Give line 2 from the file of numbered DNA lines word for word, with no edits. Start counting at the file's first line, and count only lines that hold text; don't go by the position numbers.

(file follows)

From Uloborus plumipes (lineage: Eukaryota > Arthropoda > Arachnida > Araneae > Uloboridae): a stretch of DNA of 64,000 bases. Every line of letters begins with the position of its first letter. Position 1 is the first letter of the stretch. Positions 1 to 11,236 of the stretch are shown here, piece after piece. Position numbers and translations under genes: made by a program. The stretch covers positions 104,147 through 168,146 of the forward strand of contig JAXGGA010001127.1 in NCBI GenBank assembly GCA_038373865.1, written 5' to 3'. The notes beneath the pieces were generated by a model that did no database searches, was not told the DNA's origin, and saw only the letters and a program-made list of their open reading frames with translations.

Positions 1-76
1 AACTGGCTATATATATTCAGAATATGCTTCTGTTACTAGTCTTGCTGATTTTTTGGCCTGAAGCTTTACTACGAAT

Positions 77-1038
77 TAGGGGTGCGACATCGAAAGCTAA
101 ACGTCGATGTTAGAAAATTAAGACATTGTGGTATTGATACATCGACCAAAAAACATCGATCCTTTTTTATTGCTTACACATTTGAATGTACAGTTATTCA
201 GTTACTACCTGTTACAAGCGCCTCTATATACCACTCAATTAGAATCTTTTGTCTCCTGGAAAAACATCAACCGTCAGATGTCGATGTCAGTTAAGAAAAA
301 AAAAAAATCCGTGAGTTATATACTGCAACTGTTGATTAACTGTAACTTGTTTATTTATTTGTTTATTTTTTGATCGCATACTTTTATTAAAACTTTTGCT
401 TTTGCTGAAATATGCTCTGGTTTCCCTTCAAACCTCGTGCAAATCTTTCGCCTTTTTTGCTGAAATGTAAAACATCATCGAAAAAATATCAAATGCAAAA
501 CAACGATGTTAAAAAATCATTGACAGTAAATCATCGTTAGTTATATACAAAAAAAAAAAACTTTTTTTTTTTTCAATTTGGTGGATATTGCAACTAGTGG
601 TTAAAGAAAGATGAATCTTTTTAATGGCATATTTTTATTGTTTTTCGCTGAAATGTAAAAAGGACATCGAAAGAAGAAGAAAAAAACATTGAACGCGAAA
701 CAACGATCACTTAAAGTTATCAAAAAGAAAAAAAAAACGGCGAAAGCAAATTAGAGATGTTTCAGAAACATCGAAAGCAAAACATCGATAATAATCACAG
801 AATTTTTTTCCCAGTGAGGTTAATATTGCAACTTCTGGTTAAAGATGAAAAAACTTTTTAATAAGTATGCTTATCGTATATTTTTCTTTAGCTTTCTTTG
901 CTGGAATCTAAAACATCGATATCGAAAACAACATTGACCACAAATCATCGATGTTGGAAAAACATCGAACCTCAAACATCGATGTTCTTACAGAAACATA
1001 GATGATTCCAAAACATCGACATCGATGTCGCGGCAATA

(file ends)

Positions 1-76